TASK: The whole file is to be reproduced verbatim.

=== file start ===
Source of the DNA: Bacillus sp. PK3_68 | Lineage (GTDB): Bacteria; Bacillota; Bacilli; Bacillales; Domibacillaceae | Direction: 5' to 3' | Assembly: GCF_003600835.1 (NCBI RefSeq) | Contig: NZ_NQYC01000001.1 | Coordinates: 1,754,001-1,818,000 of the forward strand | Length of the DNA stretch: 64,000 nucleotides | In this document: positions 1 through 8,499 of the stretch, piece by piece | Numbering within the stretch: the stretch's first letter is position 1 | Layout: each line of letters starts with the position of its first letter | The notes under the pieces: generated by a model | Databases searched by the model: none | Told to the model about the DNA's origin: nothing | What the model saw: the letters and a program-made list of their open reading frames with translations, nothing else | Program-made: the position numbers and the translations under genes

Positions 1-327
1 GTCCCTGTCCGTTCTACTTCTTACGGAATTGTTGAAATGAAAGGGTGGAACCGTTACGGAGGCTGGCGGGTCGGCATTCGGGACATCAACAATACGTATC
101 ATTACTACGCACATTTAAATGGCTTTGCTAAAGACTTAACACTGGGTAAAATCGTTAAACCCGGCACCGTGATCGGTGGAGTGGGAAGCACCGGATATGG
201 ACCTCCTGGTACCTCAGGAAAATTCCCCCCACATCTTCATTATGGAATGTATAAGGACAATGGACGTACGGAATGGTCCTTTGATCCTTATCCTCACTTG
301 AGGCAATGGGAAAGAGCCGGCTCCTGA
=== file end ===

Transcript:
Source of the DNA: Bacillus sp. PK3_68 | Lineage (GTDB): Bacteria; Bacillota; Bacilli; Bacillales; Domibacillaceae | Direction: 5' to 3' | Assembly: GCF_003600835.1 (NCBI RefSeq) | Contig: NZ_NQYC01000001.1 | Coordinates: 1,754,001-1,818,000 of the forward strand | Length of the DNA stretch: 64,000 nucleotides | In this document: positions 1 through 8,499 of the stretch, piece by piece | Numbering within the stretch: the stretch's first letter is position 1 | Layout: each line of letters starts with the position of its first letter | The notes under the pieces: generated by a model | Databases searched by the model: none | Told to the model about the DNA's origin: nothing | What the model saw: the letters and a program-made list of their open reading frames with translations, nothing else | Program-made: the position numbers and the translations under genes

Positions 1-327
1 GTCCCTGTCCGTTCTACTTCTTACGGAATTGTTGAAATGAAAGGGTGGAACCGTTACGGAGGCTGGCGGGTCGGCATTCGGGACATCAACAATACGTATC
101 ATTACTACGCACATTTAAATGGCTTTGCTAAAGACTTAACACTGGGTAAAATCGTTAAACCCGGCACCGTGATCGGTGGAGTGGGAAGCACCGGATATGG
201 ACCTCCTGGTACCTCAGGAAAATTCCCCCCACATCTTCATTATGGAATGTATAAGGACAATGGACGTACGGAATGGTCCTTTGATCCTTATCCTCACTTG
301 AGGCAATGGGAAAGAGCCGGCTCCTGA